Last Friday, the first day of 2016, I sent the following letter to the Public Editor of The New York Times. I knew I was beating a dead horse. I understood that ranting about the proper use of "lie" and "lay" is a lost cause, but I did it anyway:
"To the public editor of The New York Times:
It happened again yesterday, Dec. 31. In an article on the front of the Arts section by Doreen Carvajal describing an installation at the Pompidou Center, the second paragraph begins: “Waves of undulating sand are dotted with upright slabs of mushrooms. A rusting machine gun lays across a hospital gurney…..”
It also happened on Nov. 29, 2015 in a laudatory review of the book “Like Family” by Paolo Giordano, written by Jennifer Senior: “All while Mrs. A. lays dying—the ultimate solitary experience….”
As a professional journalist, I flinch every time I encounter a grammatical error like this in my beloved Times. (Interestingly, when I looked up the Senior book review on line today, the error had been corrected.)
Three years ago I wrote on my blog “A Rolling Crone":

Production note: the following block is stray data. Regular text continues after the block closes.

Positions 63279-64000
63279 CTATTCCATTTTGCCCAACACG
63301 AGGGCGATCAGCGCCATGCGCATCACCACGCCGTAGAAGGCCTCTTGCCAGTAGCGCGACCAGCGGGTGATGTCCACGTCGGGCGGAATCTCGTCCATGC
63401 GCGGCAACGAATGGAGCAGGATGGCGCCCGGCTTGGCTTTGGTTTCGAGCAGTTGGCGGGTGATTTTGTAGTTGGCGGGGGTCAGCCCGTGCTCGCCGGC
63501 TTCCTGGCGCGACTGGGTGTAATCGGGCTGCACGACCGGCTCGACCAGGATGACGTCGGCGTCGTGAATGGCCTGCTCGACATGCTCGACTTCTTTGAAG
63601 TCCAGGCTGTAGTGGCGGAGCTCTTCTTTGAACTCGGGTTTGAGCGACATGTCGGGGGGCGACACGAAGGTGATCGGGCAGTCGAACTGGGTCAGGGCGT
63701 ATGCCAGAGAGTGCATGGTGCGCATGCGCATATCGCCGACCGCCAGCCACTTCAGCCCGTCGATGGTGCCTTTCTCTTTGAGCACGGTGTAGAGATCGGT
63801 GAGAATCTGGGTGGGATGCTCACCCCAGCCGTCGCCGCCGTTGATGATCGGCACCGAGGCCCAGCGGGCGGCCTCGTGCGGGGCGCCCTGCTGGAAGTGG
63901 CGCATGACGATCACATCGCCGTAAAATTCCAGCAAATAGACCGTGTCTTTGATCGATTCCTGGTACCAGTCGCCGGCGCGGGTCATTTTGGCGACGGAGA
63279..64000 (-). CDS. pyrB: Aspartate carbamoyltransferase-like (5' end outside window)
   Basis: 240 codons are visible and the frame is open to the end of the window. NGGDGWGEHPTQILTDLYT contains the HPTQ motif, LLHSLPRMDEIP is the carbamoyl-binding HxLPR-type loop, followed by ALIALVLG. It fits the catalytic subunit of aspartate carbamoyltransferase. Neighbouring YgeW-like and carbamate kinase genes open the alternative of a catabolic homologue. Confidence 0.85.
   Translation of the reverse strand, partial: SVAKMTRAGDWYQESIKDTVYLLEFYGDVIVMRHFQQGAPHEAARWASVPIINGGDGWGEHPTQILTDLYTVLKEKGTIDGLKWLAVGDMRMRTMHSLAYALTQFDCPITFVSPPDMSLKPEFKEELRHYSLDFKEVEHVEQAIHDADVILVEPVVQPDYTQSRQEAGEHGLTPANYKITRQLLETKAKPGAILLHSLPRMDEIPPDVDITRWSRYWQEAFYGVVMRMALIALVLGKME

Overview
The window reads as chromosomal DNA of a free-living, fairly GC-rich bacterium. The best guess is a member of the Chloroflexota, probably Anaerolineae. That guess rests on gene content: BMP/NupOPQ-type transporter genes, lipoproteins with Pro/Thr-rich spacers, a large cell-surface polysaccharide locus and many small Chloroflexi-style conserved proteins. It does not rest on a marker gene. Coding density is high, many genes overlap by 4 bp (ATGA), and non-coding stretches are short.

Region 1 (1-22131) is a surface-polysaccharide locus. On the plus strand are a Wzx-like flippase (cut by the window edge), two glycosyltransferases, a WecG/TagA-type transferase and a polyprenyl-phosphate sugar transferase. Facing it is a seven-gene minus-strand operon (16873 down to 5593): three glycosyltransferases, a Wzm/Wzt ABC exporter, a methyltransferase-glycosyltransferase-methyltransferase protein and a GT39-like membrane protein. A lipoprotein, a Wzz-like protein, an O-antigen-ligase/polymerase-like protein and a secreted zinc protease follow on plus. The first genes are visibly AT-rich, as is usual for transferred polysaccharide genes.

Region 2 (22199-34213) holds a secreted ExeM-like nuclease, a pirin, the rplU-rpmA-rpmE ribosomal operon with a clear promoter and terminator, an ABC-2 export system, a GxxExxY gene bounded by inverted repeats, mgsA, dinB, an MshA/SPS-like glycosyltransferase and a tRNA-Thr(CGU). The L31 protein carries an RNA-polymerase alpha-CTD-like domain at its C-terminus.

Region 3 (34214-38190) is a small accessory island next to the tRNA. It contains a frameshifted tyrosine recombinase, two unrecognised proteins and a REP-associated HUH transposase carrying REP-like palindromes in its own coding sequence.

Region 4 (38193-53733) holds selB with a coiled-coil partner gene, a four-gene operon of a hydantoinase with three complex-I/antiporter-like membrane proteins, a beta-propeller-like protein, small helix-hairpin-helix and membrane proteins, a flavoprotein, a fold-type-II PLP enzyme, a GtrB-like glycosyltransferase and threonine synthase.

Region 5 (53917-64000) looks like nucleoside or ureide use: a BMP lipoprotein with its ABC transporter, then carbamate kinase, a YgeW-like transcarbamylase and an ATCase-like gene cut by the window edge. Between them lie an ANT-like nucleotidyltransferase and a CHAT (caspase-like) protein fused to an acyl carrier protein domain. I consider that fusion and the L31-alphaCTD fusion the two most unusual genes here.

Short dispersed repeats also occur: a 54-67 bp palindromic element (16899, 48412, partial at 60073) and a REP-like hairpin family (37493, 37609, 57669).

In the olden days, when I was being trained in New York Times style at Columbia's Graduate School of Journalism, these errors would have been caught by people called copy editors, but I can only imagine that, in this very difficult period for all print media, The Times has been forced to fire all its copy editors for economic reasons.
That thumping noise you hear is the late, lamented Times editor Ted Bernstein spinning in his grave. Once upon a time, Theodore M. Bernstein was the watchman of the venerable Great Gray Lady as well as a professor at Columbia J School. After he died in 1979, Time Magazine noted, "Theodore M. Bernstein, 74... served as the paper's prose polisher and syntax surgeon for almost five decades, authoring seven popular texts on English usage and journalism... In a witty Times house organ called 'Winners and Sinners,' the shirtsleeves vigilante caught solecists in the act."
At Columbia J School we often saw Bernstein's "Winners and Sinners" newsletter. Somewhat like the judges on American Idol, Ted Bernstein would periodically praise a brilliant headline or turn of phrase in the NYT and chide and make fun of grammatical and syntactical lapses.."
You might reply to me that nowadays, when almost no one uses “lie” and “lay” correctly, the readers of The Times don’t care about grammatical errors. That’s what I thought too. But when the blog post quoted here was published on the Huffington Post, on April 4, 2013 it received 958 likes, 243 shares and 728 comments—by far the largest response I’ve ever had to a post.
Please hire a copy editor! The Times was the last bastion (in the U.S.) of proper English.